“We also assist the owner, who, as you can imagine, has been used to making all the decisions, move into the role of shareholder and instruct them on what kinds of questions they should be asking, how often they should be asking for information and what information they are entitled to.
Often the relationships between The Alchemists and the clients go on for many years.
“In succession, you can be dealing with very sensitive issues and we have to build trust,” Lucy says.
“We are always very clear with our clients that, unlike business coaching and mentoring which tends to centre around the individual, we will always put the business needs first. The result is that we often tell business owners things that are difficult for them to hear.”
Lucy also espouses the importance of looking at succession planning as early as possible to family businesses.
“The really clever families and entrepreneurs think about succession early on so it doesn’t become a problem,” she says.
“It’s a bit like driving a car: if you’re scanning the road, you can see potential hazards in plenty of time and do something about it. If you leave it to the last minute, it’s much riskier. You have to slam on your brakes and that’s when accidents can happen.”
Away from The Alchemists, Lucy continues to work on a variety of projects that centre around UK business. She is currently chair of the Enterprise Research Centre (UK) which is working with five universities, four banks, two governmental departments and one research council to build a body of authoritative data to determine whether government policies will help small and medium-sized businesses. She is also chair of the Asset Based Finance Association which looks to provide a reliable and high quality regulatory body for the sector.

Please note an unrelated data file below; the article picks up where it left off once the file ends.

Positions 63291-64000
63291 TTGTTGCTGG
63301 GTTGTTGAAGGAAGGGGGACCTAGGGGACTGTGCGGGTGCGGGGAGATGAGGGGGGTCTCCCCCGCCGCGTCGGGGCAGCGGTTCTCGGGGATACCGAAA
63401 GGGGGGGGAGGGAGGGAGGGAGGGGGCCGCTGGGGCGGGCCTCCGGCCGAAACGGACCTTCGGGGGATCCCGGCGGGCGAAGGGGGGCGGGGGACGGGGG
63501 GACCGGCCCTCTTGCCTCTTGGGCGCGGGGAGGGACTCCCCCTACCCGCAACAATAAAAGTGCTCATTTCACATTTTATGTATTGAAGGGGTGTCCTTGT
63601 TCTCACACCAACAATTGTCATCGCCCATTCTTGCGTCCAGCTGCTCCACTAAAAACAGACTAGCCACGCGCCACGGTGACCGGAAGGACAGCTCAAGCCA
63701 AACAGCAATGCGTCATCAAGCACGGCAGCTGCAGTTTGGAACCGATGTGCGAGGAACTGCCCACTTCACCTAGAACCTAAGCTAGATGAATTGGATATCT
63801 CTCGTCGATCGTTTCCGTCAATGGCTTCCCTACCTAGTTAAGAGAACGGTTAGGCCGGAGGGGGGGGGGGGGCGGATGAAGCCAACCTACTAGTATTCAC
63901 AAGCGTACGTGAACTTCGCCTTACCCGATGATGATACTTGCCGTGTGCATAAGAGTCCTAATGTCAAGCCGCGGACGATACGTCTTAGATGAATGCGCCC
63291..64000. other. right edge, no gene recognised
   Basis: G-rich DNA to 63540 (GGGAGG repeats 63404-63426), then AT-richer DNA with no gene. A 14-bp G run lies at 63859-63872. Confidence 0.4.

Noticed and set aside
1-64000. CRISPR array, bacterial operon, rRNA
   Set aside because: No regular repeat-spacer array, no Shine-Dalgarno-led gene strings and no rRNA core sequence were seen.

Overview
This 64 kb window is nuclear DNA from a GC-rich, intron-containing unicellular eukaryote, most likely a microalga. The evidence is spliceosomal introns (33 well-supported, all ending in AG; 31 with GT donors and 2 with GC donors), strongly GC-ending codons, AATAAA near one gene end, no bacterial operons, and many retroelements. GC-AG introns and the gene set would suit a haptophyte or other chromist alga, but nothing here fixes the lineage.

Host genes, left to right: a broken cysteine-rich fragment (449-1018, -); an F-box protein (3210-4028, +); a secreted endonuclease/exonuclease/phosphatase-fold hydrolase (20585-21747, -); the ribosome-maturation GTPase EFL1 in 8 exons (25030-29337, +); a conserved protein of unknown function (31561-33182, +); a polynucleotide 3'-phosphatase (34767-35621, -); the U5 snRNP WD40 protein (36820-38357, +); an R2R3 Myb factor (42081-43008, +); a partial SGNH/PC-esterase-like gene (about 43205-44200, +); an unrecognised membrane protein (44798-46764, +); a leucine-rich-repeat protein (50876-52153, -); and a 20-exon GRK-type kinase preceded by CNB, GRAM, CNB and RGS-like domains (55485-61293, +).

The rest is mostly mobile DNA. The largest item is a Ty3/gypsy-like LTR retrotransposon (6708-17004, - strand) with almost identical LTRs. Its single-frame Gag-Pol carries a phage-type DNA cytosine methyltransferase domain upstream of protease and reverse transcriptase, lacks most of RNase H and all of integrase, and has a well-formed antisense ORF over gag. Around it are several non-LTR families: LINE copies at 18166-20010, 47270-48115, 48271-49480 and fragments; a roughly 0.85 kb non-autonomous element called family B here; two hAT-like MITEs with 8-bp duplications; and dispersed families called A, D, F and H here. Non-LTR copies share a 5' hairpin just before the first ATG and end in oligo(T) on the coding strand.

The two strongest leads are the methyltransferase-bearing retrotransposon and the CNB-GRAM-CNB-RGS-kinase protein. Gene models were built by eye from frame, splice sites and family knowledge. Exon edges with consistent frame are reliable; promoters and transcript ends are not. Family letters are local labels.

Lucy has been a vocal Remain supporter and took part in many expert panel debates leading up to the EU referendum.
She continues to advocate the benefits of EU membership and the 48-year-old suspects she will be seeing fallout from Brexit for the rest of her working life.
“It’s going to be a very long process and some elements may take decades to settle down,” she says.
“Businesses thrive when there is stability and certainty. Smaller businesses have fewer resources to keep scanning the environment but they just have to get on with what they do best, not worry about things they can’t control and respond fast to changes that do arise.”
Given the theme of this issue, I am also keen to ask Lucy her opinion about gender equality in business.
“In my career, I have gone from absolutely the only woman in the boardroom to one of some. Do I think a 50/50 ratio is going to happen? No. Do I want to see that happen? No. I don’t like tokenism. I don’t want to believe I’m in a boardroom because I have two X chromosomes instead of an X and a Y. Similarly, I don’t think men want that either.”
Lucy also tells me about a conversation she had just days before we met.
“I was at Stiller [a North East family run logistics company] and we were discussing why there weren’t more women truck drivers. [Commercial manager] Matthew Spiller told me that he believed it wasn’t because truck driving was about being macho or strong – it’s actually now much more about administration and customer service. Instead, he said, women weren’t attracted to truck driving because there are very few places where a truck can actually stop and the drivers can have their lunch and go to the toilet. He went on to say that if we were really serious about attracting more women into logistics and distribution, then the infrastructure on major roads needs to be looked at.
“I thought that was fascinating,” Lucy continues. “It’s something I had never thought about. But of course – as we know – it’s much easier for a man to go for a wee by the side of a motorway than it is for a woman,” she adds with a smile.
The conversation at the logistics facility has clearly provided Lucy with something new to pique her interest. It has also added to her arsenal of anecdotes that I’m sure she will continue to draw on to inform, inspire and challenge those who come into contact with this formidable authority on business.